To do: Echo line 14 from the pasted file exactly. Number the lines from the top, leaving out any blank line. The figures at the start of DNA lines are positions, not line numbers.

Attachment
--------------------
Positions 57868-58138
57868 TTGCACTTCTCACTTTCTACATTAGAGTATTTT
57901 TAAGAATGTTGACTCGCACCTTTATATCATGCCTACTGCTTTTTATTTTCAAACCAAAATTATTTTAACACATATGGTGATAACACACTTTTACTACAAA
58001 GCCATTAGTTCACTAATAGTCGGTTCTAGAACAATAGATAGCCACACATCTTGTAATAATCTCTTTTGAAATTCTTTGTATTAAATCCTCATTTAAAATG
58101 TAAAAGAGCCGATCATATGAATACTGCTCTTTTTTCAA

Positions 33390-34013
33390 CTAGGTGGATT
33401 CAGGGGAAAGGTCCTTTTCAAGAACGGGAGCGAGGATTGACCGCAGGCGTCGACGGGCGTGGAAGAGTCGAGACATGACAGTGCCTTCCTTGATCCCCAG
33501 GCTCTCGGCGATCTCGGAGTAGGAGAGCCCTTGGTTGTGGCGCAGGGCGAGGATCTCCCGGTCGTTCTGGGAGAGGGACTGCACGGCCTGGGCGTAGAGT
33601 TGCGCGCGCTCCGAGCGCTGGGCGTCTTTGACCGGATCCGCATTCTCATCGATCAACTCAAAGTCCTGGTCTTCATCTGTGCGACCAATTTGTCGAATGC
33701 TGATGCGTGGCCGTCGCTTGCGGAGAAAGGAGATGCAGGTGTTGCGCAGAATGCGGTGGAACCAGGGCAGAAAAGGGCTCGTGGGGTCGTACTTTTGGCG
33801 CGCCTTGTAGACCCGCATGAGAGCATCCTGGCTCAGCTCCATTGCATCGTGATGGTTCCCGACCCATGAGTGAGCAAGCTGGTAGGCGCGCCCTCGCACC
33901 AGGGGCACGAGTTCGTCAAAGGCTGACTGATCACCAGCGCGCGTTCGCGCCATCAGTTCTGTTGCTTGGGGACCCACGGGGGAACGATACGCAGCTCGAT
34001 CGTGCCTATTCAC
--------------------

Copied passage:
34001 CGTGCCTATTCAC